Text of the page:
“I feel that we are due for more of a bounce-back in wages going forward, but there would be no compelling reason for Fed officials to get excited unless or until we begin to break new ground on a year-over-year basis,” said Stephen Stanley, chief economist at Amherst Pierpont Securities.

Please leave your comments below and I will reply.

Top Technical recruiter and Engineering Recruiter

Technology Staffing Is Strong In the Beauty Industry

March 12th, 2016

there are many occupations in the beauty industry that are growing including technical jobs

On March 12th to 14th Chicago will be hosting America’s Beauty Show. Since 1912, this annual event has showcased cutting edge cosmetology including hairstyling, skin care, cosmetics, manicures/pedicures, and electrology. Many technology advances will be spotlighted including new hair and skin formulations as well as new engineering breakthroughs in blow dryers and clippers.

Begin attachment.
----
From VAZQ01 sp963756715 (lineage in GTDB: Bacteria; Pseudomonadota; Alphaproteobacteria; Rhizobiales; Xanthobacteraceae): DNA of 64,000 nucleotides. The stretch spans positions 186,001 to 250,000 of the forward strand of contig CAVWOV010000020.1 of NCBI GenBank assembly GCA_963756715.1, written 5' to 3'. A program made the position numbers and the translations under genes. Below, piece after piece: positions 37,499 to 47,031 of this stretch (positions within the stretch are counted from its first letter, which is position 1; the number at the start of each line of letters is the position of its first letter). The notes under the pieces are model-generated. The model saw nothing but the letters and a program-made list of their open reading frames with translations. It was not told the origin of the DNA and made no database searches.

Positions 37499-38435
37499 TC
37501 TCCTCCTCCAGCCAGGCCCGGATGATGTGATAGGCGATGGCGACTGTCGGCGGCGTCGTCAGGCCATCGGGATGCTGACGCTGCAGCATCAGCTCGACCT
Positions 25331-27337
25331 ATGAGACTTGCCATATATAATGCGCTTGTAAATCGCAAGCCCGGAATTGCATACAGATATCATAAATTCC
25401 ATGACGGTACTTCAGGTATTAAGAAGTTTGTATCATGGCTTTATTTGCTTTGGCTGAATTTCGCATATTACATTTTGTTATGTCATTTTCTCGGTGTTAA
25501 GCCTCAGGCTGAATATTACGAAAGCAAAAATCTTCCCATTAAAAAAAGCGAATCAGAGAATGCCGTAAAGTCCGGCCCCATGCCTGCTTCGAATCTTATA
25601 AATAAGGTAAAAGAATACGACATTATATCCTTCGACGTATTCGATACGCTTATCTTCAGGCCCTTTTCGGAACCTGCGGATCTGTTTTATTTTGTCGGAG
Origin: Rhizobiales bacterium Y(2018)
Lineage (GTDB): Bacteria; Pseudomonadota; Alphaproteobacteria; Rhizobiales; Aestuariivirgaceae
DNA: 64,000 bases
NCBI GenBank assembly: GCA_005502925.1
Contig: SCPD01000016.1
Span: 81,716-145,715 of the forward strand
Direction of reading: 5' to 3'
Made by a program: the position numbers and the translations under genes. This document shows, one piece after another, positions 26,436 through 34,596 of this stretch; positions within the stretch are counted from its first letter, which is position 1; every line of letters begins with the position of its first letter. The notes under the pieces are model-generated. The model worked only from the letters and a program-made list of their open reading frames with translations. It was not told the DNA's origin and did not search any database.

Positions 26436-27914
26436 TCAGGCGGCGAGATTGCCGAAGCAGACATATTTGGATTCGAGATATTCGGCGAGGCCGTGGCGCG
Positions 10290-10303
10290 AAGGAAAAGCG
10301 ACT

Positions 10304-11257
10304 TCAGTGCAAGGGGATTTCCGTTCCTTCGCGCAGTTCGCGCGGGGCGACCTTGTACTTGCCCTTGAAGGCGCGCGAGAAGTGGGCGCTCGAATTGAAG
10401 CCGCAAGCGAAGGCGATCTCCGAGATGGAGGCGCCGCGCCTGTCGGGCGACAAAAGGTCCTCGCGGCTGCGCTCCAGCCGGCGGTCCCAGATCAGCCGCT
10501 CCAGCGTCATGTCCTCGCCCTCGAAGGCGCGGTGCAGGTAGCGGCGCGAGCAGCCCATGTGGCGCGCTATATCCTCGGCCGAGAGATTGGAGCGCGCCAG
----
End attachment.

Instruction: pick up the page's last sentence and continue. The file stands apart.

The Salon and Spa Industry Provided Much Needed Job Growth During The Recent Recession

According to recent Labor Department figures, almost 10% of America’s overall population is either unemployed, underemployed (involuntarily working part-time) or has just given up looking for work. Contrast this with the beauty field, which presents a positive jobs creation role model.

One only needs to look at recent history to see that the salon and spa industry is an engine of job growth for the U.S. economy, even when many other industries are shedding jobs. During the challenging economic decade of 2000 to 2010 that included two recessions, job growth in the U.S. economy stagnated.